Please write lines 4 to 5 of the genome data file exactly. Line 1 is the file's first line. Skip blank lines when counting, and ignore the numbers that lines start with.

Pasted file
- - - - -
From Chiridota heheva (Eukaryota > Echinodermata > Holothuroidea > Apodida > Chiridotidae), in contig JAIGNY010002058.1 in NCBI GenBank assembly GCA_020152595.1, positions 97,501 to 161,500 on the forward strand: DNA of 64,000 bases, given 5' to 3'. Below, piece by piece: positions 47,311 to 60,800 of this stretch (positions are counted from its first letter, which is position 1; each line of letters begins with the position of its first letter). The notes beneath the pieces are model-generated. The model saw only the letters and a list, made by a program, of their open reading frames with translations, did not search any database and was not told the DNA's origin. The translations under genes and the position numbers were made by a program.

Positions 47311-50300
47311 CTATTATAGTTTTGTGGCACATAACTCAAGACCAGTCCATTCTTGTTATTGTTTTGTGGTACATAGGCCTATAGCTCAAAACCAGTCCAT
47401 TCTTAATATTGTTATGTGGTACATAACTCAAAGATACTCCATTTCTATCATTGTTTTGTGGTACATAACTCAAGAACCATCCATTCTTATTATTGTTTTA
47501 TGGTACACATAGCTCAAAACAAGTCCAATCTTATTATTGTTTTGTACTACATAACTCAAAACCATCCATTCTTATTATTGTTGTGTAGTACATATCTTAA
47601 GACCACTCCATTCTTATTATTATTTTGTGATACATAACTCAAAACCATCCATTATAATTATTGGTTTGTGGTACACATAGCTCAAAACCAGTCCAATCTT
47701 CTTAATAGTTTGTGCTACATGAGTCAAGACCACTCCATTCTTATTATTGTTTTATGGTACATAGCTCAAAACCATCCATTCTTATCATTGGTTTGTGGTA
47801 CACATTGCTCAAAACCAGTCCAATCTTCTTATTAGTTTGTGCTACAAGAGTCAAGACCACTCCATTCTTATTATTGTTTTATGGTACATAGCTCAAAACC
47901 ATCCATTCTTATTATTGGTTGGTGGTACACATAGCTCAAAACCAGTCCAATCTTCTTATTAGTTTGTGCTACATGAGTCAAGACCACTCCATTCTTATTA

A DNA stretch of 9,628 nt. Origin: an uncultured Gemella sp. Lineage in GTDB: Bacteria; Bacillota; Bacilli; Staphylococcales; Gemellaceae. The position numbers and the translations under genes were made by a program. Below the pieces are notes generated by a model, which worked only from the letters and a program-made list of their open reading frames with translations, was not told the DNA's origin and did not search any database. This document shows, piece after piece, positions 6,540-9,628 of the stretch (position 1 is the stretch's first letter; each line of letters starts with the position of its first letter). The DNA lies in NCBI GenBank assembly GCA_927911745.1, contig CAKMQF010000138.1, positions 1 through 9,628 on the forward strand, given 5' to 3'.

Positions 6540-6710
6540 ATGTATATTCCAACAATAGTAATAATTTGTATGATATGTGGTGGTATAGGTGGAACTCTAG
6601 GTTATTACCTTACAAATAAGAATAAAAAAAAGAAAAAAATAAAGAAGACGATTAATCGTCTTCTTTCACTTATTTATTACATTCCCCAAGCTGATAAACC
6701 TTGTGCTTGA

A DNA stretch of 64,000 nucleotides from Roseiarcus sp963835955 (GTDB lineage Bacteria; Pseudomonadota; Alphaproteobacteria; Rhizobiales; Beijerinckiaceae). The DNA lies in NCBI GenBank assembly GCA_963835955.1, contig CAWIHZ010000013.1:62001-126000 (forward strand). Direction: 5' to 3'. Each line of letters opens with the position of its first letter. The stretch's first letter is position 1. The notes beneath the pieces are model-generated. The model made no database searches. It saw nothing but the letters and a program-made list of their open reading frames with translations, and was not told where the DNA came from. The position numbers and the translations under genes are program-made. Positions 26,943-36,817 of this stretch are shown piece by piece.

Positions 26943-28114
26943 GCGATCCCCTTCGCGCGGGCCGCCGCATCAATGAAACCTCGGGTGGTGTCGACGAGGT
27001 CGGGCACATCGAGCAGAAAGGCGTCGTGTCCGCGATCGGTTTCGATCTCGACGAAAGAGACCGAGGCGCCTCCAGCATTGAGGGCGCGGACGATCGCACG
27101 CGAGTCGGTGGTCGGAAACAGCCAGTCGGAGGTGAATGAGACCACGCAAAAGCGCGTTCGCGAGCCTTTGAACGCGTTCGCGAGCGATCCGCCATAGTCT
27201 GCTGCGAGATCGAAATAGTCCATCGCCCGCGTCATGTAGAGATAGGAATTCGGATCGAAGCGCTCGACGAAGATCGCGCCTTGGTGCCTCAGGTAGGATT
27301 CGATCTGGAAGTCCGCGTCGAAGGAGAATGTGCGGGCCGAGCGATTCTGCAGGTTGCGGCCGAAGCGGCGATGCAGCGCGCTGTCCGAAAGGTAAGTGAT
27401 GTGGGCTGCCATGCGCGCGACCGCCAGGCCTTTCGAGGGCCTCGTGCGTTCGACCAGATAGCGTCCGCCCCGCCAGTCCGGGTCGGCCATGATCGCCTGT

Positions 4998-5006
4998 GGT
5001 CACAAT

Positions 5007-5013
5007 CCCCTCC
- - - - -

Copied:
47401 TCTTAATATTGTTATGTGGTACATAACTCAAAGATACTCCATTTCTATCATTGTTTTGTGGTACATAACTCAAGAACCATCCATTCTTATTATTGTTTTA
47501 TGGTACACATAGCTCAAAACAAGTCCAATCTTATTATTGTTTTGTACTACATAACTCAAAACCATCCATTCTTATTATTGTTGTGTAGTACATATCTTAA